Another compound in aloe known as aloesin both increases the activity of keratinocytes and stimulates the production of collagen. Were this to happen in real human skin, extra collagen in and beneath the skin would help fill in scars and wrinkles. And other compounds in aloe fight inflammation and certain forms of infection—when aloe is tested on skin cells in the test tube in the lab.
The actions of aloe on the skin itself in real people, not test tubes filled with skin cells, are a little different. These aloe chemicals have to be applied to the lower layers of skin to have an effect. That means they work well when they are applied to broken skin, but they do not have as great an effect when applied to unbroken skin. In fact, there is little evidence that aloe applied directly to the skin has much benefit for acne, at all.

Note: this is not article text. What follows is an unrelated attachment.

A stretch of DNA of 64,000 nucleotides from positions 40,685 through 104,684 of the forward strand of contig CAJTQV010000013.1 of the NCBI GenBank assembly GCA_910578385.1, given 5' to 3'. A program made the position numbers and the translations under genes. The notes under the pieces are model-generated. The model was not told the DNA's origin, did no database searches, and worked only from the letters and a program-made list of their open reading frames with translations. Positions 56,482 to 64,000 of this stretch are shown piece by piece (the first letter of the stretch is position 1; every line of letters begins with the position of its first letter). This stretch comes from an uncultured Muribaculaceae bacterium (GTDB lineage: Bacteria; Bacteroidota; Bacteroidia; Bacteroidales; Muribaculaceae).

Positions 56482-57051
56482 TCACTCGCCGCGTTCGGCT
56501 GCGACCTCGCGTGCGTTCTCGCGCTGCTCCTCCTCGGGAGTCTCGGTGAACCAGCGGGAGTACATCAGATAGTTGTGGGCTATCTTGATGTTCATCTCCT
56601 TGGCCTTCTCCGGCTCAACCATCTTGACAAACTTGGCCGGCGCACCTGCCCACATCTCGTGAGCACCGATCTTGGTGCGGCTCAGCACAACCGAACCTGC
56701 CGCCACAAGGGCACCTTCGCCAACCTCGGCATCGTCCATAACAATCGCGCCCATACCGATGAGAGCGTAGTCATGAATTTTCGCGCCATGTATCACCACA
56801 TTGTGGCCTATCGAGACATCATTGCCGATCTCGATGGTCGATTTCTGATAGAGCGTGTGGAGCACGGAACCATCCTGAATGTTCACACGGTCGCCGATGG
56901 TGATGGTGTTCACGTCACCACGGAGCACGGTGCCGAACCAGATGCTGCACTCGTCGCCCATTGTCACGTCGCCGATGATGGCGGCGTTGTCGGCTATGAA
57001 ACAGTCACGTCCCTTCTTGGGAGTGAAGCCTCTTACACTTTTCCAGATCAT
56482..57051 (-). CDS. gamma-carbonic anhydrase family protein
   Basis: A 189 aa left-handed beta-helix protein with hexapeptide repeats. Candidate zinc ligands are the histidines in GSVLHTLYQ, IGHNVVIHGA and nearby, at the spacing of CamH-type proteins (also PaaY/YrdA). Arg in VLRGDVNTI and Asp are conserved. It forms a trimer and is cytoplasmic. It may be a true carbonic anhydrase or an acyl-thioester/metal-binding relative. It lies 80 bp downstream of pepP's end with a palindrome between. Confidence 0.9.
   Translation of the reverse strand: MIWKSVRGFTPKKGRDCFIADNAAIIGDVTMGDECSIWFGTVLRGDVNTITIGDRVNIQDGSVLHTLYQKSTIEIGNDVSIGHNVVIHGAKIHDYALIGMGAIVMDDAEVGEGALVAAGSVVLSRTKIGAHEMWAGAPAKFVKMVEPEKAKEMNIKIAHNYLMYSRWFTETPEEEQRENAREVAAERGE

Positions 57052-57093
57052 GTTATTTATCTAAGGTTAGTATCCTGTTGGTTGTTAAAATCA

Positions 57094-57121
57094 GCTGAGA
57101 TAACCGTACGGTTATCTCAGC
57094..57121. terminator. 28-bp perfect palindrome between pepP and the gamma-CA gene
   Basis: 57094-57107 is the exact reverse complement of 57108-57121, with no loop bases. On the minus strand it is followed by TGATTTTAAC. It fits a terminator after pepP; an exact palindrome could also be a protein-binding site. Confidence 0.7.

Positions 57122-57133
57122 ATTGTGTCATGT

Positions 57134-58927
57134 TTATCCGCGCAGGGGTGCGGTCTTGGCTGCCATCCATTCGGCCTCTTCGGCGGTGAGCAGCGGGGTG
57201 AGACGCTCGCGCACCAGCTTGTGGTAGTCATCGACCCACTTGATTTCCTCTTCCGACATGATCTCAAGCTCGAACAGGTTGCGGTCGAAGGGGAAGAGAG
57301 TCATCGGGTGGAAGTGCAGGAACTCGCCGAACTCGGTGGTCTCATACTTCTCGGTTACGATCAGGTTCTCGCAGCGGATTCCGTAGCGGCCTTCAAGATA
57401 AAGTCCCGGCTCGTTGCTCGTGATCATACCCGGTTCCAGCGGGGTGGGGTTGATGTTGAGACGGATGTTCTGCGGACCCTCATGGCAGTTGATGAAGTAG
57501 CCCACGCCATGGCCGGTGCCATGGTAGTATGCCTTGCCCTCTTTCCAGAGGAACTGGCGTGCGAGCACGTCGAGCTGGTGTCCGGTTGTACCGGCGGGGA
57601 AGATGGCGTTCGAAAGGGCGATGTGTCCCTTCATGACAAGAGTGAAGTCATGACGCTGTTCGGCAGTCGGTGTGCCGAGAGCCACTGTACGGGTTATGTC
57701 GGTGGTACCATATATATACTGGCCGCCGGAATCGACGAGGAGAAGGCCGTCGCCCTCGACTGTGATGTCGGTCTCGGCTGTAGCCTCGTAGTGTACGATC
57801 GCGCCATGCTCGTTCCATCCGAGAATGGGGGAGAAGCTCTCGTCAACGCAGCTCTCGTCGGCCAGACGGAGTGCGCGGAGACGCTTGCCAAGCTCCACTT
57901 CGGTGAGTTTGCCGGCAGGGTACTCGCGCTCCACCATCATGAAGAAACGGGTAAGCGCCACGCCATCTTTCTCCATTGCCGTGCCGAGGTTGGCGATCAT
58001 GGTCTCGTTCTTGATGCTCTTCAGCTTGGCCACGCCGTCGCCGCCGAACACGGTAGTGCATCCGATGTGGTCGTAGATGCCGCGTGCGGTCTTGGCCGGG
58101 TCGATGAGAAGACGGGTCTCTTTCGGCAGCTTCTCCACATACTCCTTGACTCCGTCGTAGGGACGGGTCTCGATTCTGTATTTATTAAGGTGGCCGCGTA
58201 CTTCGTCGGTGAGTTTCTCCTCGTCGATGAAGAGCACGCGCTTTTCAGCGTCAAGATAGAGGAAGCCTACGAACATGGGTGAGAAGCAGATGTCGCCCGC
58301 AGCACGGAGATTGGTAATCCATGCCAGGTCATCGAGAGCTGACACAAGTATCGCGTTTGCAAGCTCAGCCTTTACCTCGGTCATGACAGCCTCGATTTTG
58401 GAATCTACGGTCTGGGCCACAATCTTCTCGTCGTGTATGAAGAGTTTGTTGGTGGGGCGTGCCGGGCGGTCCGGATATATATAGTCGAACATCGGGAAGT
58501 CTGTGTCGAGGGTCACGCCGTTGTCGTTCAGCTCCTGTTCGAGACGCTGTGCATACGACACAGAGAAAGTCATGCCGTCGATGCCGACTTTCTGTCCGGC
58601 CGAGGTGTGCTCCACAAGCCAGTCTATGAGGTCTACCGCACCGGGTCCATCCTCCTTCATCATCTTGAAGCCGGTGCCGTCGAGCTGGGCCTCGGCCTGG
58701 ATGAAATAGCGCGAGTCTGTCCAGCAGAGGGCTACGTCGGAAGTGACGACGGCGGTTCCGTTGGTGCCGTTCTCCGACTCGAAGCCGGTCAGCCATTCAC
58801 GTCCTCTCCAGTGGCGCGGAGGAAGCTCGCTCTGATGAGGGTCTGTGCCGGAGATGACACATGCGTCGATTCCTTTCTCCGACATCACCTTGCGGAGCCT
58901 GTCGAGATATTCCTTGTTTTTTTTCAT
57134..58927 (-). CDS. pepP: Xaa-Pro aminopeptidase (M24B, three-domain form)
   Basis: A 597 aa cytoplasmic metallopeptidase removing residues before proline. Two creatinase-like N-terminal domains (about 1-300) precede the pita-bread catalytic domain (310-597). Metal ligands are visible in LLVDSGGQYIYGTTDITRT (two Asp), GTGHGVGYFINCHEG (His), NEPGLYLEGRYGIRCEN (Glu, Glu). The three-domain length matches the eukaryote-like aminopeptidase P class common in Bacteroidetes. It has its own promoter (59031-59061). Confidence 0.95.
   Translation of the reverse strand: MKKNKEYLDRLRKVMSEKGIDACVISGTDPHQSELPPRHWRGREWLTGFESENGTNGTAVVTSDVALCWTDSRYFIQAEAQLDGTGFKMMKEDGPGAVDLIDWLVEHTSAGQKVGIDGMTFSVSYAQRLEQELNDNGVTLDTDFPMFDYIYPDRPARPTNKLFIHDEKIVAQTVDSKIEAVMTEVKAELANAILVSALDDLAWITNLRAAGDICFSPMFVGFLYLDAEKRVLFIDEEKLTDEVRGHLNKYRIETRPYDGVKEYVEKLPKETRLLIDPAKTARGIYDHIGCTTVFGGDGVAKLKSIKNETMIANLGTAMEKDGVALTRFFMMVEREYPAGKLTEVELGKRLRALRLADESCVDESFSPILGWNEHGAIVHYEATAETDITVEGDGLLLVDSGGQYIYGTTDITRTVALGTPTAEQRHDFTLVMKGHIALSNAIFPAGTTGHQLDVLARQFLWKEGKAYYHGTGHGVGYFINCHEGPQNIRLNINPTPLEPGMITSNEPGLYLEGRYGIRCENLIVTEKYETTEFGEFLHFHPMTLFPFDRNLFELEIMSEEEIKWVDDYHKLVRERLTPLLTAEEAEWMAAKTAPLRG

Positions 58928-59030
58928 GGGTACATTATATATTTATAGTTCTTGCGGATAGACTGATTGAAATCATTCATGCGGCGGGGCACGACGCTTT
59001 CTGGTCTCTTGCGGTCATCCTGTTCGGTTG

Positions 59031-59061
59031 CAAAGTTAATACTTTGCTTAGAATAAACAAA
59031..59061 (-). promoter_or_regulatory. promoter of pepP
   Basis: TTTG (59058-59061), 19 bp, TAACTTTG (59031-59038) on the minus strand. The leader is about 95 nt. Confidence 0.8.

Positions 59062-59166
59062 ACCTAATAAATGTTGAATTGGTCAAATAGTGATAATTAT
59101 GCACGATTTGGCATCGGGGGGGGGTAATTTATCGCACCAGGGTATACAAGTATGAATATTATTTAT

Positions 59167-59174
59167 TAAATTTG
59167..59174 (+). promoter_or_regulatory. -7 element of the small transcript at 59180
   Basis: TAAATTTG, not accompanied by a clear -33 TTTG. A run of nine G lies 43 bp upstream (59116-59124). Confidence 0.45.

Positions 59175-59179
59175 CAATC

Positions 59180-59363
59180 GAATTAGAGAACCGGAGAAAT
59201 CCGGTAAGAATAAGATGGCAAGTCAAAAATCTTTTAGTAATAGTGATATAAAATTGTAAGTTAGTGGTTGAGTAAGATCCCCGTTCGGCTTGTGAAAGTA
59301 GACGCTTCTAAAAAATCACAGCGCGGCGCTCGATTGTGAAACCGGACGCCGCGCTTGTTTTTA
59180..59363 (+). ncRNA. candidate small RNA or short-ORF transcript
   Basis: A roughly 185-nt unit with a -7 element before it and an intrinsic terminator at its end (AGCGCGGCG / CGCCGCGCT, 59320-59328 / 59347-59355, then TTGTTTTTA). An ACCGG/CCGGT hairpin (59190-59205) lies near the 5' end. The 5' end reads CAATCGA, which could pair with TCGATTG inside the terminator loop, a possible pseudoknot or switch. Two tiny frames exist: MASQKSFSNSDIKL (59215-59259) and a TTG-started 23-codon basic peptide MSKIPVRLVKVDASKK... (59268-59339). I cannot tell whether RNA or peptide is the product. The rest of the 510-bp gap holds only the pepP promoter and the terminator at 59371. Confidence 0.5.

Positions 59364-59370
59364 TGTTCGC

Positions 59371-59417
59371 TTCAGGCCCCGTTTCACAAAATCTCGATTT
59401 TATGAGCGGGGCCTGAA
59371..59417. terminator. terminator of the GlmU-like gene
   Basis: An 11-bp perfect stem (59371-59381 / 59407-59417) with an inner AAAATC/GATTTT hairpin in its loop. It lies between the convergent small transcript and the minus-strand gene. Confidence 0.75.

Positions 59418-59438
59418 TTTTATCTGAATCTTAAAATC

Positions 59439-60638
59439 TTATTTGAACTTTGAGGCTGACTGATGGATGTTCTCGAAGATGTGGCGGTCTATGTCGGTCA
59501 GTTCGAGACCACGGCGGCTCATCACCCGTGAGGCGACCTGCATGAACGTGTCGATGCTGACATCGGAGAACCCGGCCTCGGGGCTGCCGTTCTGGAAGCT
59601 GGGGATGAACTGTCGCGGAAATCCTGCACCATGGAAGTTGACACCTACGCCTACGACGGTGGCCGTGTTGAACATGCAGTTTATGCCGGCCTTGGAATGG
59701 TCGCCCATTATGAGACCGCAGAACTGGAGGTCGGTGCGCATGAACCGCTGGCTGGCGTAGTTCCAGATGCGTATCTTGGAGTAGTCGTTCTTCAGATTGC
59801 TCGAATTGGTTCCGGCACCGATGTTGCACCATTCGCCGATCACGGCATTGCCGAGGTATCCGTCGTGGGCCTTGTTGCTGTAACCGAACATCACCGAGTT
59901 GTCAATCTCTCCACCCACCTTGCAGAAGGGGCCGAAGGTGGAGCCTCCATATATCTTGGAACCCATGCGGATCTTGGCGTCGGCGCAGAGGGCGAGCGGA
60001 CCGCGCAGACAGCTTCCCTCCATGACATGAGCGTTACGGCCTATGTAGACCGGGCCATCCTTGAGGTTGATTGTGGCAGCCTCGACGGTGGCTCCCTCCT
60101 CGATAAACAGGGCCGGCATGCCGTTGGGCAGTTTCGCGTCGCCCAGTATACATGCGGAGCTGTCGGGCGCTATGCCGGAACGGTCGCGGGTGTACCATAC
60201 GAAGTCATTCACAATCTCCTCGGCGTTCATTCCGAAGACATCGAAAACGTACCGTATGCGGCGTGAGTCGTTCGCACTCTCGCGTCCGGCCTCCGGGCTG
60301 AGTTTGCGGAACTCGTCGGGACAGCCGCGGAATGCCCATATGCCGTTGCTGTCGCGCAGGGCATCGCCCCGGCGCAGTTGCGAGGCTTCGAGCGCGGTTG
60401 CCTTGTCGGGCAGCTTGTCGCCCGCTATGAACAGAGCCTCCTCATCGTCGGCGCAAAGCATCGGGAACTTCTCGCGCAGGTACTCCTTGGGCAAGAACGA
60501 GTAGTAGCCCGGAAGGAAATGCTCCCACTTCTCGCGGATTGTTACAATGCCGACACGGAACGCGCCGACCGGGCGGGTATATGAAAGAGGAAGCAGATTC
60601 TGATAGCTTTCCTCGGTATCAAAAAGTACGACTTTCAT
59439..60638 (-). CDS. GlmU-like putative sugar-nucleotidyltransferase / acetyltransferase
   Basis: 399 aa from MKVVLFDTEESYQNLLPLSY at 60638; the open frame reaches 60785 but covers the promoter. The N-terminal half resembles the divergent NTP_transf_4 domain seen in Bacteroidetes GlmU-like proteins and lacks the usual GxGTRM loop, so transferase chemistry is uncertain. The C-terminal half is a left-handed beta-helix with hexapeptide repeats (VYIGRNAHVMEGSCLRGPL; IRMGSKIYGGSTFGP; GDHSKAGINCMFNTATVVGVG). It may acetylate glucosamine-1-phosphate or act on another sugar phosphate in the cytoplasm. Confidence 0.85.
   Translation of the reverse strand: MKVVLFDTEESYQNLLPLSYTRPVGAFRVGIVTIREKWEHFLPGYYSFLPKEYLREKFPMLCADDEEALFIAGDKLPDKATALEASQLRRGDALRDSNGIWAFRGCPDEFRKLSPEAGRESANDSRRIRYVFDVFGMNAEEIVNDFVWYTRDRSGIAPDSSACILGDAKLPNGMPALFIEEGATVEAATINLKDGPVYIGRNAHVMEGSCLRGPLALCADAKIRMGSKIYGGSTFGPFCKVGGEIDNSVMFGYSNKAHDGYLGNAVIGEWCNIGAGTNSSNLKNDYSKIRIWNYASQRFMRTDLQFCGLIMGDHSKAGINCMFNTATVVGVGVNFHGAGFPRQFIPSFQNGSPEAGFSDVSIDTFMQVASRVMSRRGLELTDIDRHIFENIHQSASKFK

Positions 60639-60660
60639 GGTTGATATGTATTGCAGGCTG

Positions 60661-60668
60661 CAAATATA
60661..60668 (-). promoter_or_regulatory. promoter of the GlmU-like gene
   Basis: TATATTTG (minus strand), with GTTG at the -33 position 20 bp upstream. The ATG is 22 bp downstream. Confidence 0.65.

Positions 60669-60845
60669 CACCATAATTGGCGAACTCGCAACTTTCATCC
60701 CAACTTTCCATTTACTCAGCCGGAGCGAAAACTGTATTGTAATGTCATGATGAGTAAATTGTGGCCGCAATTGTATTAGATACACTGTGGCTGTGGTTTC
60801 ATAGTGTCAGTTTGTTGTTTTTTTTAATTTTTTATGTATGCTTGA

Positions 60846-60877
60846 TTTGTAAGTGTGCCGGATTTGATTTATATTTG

Scientific Studies of Aloe Vera for Acne
Indian scientists tested a variety of traditional herbal skin treatments as remedies for acne. They found that aloe vera did almost nothing to stop the inflammation and irritation caused by acne bacteria. British scientists have even found that using enough aloe to stimulate growth of the skin to open acne causes inflammation and irritation of its own, making acne worse. And no study has ever found any benefit of aloe used by itself in treating whiteheads and blackheads.
If Aloe Vera Does Not Work for Acne, What Does?
The Indian scientists who tested aloe vera also tested other traditional Ayurvedic and Unani herbal remedies for acne. They found that neem, turmeric, and an herb known as manjistha (or common madder) stopped the release of free radicals of oxygen that trigger inflammation in the skin.